Foodservice micro-chains growing in major cities

by Bob Sims
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NPD Group reports micro-chain units are growing even as independent restaurant numbers shrink.
Single and two-unit restaurants are a growing niche in the foodservice segment, according to NPD Group research.
 
CHICAGO – Global information company, The NPD Group, reports that total independent restaurant counts have declined 4 percent, but micro-chain units in major US cities are increasing. Often local, micro-chains are the next evolutionary step for successful single and two-unit restaurant businesses and represent a niche segment based on emerging food trends, positive customer experience and a knack for connecting with today’s restaurant consumer.

“Micro-chains are bringing to the restaurant scene a new attitude and perspective,” said Annie Roberts, vice president of NPD’s SupplyTrack. “Many are successful because they have their finger on the pulse of today’s restaurant consumer. They are often locally based and offer their customers a creative concept, great food, and an enjoyable experience. What’s not to like?”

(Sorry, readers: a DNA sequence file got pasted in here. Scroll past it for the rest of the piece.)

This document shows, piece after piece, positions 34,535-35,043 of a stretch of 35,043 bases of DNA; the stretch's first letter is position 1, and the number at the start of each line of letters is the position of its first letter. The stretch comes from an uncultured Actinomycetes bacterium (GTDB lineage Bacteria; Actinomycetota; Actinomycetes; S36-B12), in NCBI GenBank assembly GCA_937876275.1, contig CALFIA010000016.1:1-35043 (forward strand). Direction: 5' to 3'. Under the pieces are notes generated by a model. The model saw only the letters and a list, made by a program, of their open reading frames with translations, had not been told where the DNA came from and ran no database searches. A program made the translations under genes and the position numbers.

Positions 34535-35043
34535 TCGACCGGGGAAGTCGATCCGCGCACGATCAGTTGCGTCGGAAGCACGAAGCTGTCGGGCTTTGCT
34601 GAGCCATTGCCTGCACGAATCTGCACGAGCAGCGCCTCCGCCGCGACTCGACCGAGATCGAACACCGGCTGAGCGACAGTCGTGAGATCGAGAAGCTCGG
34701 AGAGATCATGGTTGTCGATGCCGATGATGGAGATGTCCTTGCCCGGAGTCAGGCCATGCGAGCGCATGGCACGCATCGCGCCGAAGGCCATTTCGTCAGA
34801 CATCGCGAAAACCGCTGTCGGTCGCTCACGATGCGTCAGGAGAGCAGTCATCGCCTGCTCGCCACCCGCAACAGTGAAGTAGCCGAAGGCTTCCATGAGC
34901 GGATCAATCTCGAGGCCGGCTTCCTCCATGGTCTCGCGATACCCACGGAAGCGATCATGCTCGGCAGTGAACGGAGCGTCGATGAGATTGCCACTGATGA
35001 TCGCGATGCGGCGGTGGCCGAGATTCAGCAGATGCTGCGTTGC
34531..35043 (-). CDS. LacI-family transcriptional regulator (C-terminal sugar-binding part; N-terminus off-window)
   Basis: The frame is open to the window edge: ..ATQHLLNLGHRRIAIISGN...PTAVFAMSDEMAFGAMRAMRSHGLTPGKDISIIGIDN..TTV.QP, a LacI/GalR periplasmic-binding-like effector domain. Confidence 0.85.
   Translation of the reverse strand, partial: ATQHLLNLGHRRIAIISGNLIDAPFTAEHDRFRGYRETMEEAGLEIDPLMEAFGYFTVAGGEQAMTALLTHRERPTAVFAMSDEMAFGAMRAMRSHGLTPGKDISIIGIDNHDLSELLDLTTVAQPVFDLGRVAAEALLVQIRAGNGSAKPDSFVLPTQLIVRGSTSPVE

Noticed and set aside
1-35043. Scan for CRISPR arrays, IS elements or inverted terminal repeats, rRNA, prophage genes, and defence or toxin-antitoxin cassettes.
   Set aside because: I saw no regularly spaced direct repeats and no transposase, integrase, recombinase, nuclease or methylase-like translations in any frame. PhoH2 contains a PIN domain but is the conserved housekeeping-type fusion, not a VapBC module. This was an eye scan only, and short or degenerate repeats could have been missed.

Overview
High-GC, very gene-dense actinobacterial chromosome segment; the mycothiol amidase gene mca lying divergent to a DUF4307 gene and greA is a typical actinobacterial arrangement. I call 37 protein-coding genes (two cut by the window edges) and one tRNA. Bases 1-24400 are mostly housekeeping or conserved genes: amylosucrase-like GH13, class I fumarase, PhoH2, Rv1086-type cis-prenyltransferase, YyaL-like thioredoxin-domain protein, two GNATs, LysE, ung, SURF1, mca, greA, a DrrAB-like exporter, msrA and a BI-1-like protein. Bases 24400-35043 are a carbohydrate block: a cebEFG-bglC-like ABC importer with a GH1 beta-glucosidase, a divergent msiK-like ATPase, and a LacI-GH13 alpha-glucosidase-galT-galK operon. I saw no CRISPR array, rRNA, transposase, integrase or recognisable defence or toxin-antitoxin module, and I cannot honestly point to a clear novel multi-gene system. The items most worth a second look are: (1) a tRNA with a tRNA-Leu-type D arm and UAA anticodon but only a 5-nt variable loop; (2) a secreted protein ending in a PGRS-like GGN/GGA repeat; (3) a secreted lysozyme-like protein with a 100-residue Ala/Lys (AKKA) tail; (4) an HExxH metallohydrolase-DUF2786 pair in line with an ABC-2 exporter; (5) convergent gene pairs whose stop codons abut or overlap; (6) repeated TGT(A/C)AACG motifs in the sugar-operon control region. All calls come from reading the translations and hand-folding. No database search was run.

According to NPD’s biannual restaurant census, Dallas-Fort Worth leads the charge with a 5 percent gain in micro-chains from a year ago. Other major cities seeing strong increases include Orlando (up 4 percent), Atlanta and Washington DC (up 3 percent), San Francisco and Houston (up 2 percent) and Chicago (up 1 percent). Philadelphia and New York remained flat while Boston dropped by 2 percent.

NPD’s SupplyTrack, which tracks monthly sales of every product shipped from leading broadline distributors to each of their foodservice operators, reported micro-chains increased their total spend for foods and goods with broadline distributors by 5 percent and cases ordered by 3 percent compared to Q1 one year ago. In comparison, the total dollar spend for all restaurant and retail foodservice operators with major broadline foodservice distributors was 2 percent and cases ordered were up 1 percent.

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